Ukraine Invasion Marks Bottom for Stocks

It’s been a rough start to 2022…

With the S&P 500 in an official correction last week – down as much as 15% from its highs. Meanwhile, the NASDAQ briefly entered a bear market – dropping 20%.

U.S. stocks had already been under pressure due to high inflation and the likelihood for rising interest rates.

Then Vladimir Putin decided to invade the Ukraine. And the equities dropped even further.

During Thursday’s trading – stocks staged a remarkable recovery. The S&P and Nasdaq reversed a 2% drop and ended the day higher. Meanwhile, Friday’s trading action saw solid gains as well.

So, what’s next for stocks?

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Thursday’s intraday low may mark the bottom for the market.

Here’s why…

First, the stock market sold off on rumors of an upcoming invasion of Ukraine. Yet stocks rose once the event actually happened. It’s a classic “sell the rumor, buy the news” situation.

History tells us that last week may mark a bottom for stocks. Consider the market performance during five previous conflicts – the Vietnam War, Gulf War, Afghanistan War, Iraq War and Crimea. In every situation – the stock market bottomed right before the invasion.

It’s now clear that the U.S. and other countries aren’t going to be drawn into another military conflict. The U.S. and Europe appear to be on the same page in terms of putting economic sanctions on Russia.

President Biden’s speech on Thursday also instilled confidence in the markets. It’s worth noting that the markets abruptly reversed course immediately after his press conference.

The markets have effectively priced in a worst-case scenario. Russia has invaded the Ukraine. It’ll either occupy the country or install its own pro-Putin government. Or perhaps both.

The conflict with Russia does pose challenges to global markets for oil, natural gas and wheat. However, the U.S. in particularly isn’t very dependent on Russia. Any restrictions on trade will likely have a greater impact on Europe – which is a large importer of Russian energy.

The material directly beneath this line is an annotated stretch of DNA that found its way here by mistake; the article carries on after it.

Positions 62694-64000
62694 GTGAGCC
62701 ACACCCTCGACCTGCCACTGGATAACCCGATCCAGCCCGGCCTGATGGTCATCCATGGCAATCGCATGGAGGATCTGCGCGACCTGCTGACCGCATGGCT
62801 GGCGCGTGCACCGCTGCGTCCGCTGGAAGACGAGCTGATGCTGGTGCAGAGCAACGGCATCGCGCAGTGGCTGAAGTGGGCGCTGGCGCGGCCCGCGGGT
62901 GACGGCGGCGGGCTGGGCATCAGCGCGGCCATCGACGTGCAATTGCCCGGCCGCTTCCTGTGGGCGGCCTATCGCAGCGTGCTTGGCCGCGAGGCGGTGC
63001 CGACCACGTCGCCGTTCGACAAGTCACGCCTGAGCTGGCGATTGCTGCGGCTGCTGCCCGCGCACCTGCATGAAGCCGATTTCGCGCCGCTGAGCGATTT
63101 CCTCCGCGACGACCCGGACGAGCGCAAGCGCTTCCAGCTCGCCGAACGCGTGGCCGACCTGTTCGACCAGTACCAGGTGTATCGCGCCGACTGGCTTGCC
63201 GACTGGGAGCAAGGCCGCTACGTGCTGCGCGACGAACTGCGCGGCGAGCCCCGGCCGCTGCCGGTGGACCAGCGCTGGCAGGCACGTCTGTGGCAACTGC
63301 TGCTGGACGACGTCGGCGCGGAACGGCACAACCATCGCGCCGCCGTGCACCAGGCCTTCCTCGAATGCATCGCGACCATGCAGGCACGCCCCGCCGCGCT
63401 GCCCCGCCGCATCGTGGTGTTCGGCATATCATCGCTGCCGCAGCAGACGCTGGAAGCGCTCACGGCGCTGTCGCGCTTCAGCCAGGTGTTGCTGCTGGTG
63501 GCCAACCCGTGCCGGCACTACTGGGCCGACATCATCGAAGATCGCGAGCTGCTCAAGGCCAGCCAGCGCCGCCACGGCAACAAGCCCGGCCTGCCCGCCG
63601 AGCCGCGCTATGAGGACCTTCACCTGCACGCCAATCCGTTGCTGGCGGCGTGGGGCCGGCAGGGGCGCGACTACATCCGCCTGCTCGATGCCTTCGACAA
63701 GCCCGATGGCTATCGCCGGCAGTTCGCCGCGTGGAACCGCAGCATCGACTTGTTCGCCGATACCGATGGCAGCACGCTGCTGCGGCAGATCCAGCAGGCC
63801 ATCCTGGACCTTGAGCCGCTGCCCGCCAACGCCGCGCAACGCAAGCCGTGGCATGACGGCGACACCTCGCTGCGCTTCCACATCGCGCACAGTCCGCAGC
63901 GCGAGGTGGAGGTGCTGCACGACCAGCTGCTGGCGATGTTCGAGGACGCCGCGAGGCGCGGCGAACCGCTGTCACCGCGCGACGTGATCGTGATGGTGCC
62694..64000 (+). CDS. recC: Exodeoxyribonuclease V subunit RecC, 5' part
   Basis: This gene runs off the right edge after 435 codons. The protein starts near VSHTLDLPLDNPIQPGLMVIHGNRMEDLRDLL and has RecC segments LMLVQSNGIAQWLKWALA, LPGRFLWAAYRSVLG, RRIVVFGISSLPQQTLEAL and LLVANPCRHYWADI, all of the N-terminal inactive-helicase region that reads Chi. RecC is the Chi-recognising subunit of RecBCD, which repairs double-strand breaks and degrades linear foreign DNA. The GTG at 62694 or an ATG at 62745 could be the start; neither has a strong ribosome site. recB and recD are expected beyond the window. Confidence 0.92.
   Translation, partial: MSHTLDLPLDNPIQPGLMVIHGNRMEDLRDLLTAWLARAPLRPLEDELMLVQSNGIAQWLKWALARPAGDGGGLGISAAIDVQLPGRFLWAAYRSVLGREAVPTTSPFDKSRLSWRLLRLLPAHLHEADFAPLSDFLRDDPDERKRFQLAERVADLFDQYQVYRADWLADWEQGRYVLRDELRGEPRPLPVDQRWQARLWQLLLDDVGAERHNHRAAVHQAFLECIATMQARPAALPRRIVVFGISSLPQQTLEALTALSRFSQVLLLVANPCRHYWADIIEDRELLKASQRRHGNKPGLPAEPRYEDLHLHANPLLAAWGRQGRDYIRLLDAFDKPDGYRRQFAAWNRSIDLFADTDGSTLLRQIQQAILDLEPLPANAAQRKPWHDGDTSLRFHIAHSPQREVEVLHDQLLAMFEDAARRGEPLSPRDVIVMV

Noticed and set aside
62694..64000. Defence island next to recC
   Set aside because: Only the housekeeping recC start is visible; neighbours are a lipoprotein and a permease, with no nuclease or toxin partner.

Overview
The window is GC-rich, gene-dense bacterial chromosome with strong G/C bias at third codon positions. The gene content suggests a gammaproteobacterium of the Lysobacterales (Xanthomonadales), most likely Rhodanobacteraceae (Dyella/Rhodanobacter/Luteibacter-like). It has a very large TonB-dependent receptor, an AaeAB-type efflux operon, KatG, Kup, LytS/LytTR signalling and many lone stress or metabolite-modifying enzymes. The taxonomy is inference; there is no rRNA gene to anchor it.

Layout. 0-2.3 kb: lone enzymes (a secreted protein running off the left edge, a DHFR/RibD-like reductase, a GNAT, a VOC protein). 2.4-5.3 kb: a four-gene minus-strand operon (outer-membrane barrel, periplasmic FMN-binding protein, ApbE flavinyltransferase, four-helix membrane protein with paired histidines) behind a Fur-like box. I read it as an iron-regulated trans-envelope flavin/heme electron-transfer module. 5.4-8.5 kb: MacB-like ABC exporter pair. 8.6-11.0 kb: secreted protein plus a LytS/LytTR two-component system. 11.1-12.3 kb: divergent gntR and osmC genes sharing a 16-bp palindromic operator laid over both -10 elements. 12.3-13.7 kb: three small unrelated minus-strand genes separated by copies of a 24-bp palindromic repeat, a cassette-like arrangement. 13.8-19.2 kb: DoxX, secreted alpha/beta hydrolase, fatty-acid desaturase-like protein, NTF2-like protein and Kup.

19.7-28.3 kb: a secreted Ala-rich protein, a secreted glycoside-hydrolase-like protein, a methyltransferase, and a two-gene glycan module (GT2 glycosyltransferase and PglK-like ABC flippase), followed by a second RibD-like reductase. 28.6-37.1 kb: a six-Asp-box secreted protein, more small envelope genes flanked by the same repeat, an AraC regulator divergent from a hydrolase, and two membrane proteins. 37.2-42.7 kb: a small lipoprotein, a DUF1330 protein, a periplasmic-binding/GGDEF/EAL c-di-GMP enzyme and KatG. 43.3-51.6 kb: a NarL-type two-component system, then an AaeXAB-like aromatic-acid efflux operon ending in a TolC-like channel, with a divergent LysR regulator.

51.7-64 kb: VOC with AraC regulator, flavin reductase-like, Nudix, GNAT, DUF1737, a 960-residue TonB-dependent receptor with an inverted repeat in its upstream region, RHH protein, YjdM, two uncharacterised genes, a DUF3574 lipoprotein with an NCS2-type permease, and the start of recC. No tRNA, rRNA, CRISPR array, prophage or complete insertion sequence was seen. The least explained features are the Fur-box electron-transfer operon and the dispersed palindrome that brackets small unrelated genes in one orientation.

It appears the markets are shrugging off the economic risks to the U.S. as a result of the Russia situation.

Federal Reserve Governor Predicts Sluggish Home Sales

Second, the markets have fully digested the fact that the Federal Reserve will raise interest rates in March.

Stocks had been skidding on concerns of higher interest rates.

It’s clear that unless the economy falls apart in the next two week – the Fed will raise rates.

However, the situation in Russia and the Ukraine is creating greater global economic uncertainty. As a result, the Fed is likely to take a lighter touch when it comes to interest rates.

Two weeks ago, many analysts expected a 0.5% interest rate hike. Today, it seems that a 0.25% increase is far more likely.

The Fed may be more dovish than was expected earlier this year. That could mean less aggressive and fewer rate hikes in 2022.

The bottom line is that the worst news is likely in the rear-view mirror.

Today investors are looking at the S&P 500 that’s down around 9% from the start of the year. And the Nasdaq seeing a YTD decline of 14%.

Meanwhile, many previously high-flying tech stocks are down 30%… 40%… and even over 50%.

It feels to me like Thursday may have seen a near-term low for the market. And stocks may start rebuilding on a more optimistic outlook in March.

Volatility is a theme that’s going to be persistent in the stock market this year. Investors who can stomach the downturns – and put cash to work by “buying the dips” – should be able to thrive.

Onward and upward!

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Yours in Profits,

Ian Wyatt

Full Disclosure: Ian Wyatt owns shares of Facebook, Amazon, Apple, Netflix and Google.

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